Category Archives: Behaviour and Etiquette

Well done darling, have this award for existing

In which the Wartime Housewife discusses the modern need for constant approbation.

There was a news article recently which reported on a couple of teenagers who found £5,000 at a bus stop and handed it in to the police.  The owner was delighted to have had the money returned (obviously) and thanked the boys for their honesty.  However, he didn’t give them a reward.  The newspapers picked up on this and were ‘outraged’ that the man didn’t offer a financial reward and suggested that the boys had learned that honesty doesn’t pay.  To their credit, the boys weren’t in the least concerned.

Why does absolutely everything we do have to be rewarded?  Was it not enough for the boys to know that they had done the decent thing without having to have an outside agent confirming their decency with a material reward?

Many modern parents have got into the habit of praising their children to the skies for every tiny little thing that they do.  Everything must have a positive affirmation or they will grow up feeling negative about themselves and lacking in support. Children practically receive a round of applause for breathing in and then out again.

Bringing up children is a difficult business and there is no perfect way of doing it.  We are all different and our children are different; sanctions that work with one child may not work with another.  One parent’s childrearing technique may work for their family but not necessarily for yours.  We just have to get on with it the best we can.

One thing I do know is that our job is unequivocally to equip our children for the rigours of adult life and the key word, as in law, is ‘reasonable’.  We must teach them to have a reasonable degree of self esteem and confidence and yet show compassion and empathy for others.  We need them to stand on their own feet and fight their own battles.  They must learn that failure is not the end of the world and can sometimes teach us more about life than success and that we can’t be good at everything.  Sometimes they may not be invited to the party or picked for the team and they have to learn to take it on the chin and move on.

As parents, the teaching of these things means that we are sometimes going to be unpopular.  If your child has never, at any point, turned round to you and said “I hate you, you never let me do anything!” then you’re doing something wrong and that something may be that you’re spending too much time trying to be popular.

A parent should not be a child’s best friend.  They’ve got mates, your job is to be their parent and that means doing things that, sometimes, they’re not going to like.  It also means not jumping in and rescuing them at every turn, not fighting their battles and not intervening every time they face a difficulty.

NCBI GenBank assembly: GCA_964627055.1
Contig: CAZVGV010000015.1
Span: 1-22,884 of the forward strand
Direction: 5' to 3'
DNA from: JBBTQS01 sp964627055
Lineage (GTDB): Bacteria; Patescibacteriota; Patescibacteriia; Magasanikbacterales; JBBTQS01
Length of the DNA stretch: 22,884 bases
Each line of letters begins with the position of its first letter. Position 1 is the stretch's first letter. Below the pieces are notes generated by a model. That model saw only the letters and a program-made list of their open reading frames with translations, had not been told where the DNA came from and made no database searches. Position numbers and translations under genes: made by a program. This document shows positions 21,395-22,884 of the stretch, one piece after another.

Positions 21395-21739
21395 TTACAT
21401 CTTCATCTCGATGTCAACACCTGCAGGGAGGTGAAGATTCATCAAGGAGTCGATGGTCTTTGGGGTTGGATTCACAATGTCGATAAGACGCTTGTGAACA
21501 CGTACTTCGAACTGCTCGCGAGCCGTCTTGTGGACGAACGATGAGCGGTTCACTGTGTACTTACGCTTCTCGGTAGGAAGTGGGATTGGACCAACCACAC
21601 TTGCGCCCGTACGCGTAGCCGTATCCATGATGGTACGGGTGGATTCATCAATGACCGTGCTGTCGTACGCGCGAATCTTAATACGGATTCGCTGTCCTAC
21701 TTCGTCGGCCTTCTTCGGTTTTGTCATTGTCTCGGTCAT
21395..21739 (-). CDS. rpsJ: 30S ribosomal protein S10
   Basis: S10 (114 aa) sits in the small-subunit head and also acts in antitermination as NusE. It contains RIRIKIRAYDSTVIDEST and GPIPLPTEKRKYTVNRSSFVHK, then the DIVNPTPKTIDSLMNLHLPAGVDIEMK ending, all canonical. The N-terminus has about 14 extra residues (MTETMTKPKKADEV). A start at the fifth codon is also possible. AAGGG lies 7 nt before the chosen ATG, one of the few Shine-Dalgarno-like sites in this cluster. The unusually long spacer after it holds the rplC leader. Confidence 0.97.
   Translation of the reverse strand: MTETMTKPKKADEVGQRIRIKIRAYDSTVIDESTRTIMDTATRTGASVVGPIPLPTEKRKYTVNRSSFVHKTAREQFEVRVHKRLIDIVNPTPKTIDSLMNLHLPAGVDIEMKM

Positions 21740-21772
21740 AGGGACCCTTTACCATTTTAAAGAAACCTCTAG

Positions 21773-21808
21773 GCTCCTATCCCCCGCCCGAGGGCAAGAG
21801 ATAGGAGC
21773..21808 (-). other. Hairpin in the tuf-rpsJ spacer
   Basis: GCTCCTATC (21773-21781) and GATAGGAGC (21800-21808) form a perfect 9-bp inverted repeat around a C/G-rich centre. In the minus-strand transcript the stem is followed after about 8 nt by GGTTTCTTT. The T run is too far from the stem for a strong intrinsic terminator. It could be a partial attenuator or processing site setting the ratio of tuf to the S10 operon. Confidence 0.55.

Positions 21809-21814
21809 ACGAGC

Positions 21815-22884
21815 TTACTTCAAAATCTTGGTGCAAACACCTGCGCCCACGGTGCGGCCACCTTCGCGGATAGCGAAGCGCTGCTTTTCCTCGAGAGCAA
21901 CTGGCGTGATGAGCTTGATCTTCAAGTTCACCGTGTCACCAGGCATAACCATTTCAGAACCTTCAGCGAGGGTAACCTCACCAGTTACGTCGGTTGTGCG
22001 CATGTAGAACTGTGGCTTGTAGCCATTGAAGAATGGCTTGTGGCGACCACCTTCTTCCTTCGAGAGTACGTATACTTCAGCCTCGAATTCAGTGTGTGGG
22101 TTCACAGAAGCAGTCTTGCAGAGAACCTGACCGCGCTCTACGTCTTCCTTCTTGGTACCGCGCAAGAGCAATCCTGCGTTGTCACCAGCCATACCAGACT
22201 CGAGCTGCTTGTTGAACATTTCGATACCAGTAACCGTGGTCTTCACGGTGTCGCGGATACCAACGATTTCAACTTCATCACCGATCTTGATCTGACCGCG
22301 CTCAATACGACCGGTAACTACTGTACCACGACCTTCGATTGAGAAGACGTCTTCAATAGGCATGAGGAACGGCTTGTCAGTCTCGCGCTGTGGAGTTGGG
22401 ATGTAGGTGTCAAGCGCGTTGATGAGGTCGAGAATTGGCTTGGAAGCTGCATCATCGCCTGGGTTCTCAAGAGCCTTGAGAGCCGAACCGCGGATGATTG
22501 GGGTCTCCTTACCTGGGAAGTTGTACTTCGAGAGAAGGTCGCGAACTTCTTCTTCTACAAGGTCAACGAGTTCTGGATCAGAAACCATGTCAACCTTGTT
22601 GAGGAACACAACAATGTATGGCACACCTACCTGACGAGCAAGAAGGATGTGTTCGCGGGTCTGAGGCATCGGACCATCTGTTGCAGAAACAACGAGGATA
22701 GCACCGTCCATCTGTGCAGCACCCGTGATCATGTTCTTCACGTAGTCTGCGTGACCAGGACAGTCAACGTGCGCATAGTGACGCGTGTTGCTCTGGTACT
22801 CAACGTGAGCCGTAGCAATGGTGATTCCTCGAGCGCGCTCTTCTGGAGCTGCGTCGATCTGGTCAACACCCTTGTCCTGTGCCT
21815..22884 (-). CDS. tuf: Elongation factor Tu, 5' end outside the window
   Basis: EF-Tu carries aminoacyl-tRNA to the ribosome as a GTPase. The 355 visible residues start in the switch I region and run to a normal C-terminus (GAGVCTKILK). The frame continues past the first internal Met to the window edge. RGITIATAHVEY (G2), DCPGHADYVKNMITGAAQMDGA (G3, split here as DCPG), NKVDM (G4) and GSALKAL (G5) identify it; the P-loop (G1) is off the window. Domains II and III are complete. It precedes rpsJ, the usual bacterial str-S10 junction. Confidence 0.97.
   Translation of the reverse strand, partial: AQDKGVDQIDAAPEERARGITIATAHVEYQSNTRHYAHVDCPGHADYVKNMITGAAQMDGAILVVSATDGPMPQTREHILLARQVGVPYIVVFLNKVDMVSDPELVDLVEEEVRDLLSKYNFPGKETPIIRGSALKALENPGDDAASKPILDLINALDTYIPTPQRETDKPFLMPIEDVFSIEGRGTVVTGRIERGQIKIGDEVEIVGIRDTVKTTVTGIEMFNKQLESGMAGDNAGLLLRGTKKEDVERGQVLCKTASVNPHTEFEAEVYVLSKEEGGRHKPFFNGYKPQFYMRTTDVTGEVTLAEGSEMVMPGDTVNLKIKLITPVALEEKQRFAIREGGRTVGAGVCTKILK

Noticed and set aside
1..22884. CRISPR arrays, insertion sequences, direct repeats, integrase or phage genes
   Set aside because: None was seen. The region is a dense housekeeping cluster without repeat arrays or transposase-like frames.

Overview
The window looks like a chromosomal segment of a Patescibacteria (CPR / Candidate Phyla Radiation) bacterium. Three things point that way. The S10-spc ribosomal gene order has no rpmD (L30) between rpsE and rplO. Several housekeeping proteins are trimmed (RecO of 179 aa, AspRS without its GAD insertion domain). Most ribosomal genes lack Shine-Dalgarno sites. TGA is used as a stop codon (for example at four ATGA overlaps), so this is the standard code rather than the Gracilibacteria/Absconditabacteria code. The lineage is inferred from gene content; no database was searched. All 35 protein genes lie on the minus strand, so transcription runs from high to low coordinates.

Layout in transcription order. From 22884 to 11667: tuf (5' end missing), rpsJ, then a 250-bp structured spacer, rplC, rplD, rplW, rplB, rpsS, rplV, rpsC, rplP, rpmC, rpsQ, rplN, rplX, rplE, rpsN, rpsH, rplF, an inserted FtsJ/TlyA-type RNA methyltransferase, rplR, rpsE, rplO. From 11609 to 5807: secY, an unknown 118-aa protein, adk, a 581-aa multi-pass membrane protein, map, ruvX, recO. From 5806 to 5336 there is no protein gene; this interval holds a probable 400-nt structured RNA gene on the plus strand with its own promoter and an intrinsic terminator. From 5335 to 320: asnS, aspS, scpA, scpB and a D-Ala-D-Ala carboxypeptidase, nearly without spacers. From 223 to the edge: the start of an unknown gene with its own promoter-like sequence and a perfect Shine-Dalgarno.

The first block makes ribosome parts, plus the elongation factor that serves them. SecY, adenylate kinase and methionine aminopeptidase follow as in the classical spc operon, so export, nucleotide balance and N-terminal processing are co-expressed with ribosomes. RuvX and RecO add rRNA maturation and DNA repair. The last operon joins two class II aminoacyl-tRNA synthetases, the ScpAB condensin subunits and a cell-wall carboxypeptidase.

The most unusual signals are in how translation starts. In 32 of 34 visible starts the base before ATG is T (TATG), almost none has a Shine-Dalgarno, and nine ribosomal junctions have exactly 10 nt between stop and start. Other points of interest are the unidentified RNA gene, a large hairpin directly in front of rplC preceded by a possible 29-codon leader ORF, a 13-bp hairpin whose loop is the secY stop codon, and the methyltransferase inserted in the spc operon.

My sisters and I were brought up in a family with no guidance or support of any kind and I know that I have sometimes had to fight the urge to jump in and ‘save’ my boys from difficulties or unpleasantness.  I wouldn’t wish my childhood on anyone and neglect of a young people is a difficult thing to forgive, but by God, we three girls are tough and there’s not much that life throws at us that we can’t cope with, each in our different way.

Young people have to learn to cope and that sometimes means letting them fail, helping them to overcome difficulties on their own and giving them the freedom to make mistakes.  Let them fall out of trees, fall out with their friends, fall in love with unsuitable people.  They will never manage risk if they don’t take risks. My sister talks about ‘Slopey Shoulder Syndrome’ where people are too feeble to tackle anything for themselves and constantly plead for others to do things for them.

In real life, everyone you meet is not going to tell you you’re great. Your boss at work is not going to hand you a certificate for doing the job you’re paid to do and you are not going to receive constant reassurance from every colleague, tutor, manager, client, lover, that you are a super human being.  If your every childhood move has been praised to the skies with a burst of fireworks, this is going to come as one hell of a shock.

If your kids fuck up you have to tell them so they can make better decisions.  If they behave badly, you have a responsibility to punish them to teach them consequences.  Don’t let them do everything they want to do, just because you have the resources to make it happen, it devalues what they chose to do and tells them nothing about the assessment of choices.

I read an interesting article recently about a psychologist who, as well as the normal parade of those with unhappy backgrounds,  has started seeing a lot of 20 to 30-somethings who feel a lack of purpose, anxious, confused and empty inside.  On further questioning, these young people have had fabulous parents, who were their ‘best friends’, supported them at every turn, talked through their feelings, always helped them with their homework, were attuned to their every need.

Now, is it possible that these wondrous parents had simply done too much, had actually disabled their children through their constant support and intervention.  I am always deeply suspicious of people who hero worship their parents, because cynical me can’t help feeling that somehow those parents have tried too hard to be popular and I find that those people are often not as empathetic or sympathetic to the difficulties of others.

Don’t make your children’s lives too perfect, if you really love your children don’t shield them from the things they need to learn.  Teach them to do their best, not yours.


Filed under Behaviour and Etiquette, Children, Family and Friends

Star Charts – hit them where it hurts

Don't know why BTY has crossed his stars out - an investigation is underway

My children are unbearably untidy, intermittently violent and vile to each other and sporadically lazy.  They only do their apportioned chores if I’m waving a metaphorical big stick at them, Boy the Younger spends his evenings trying to sleep in Boy the Elder’s bed and keep him awake and both boys are genuinely frightened that they will melt if touched by water unless it is a full moon or a Friday in May.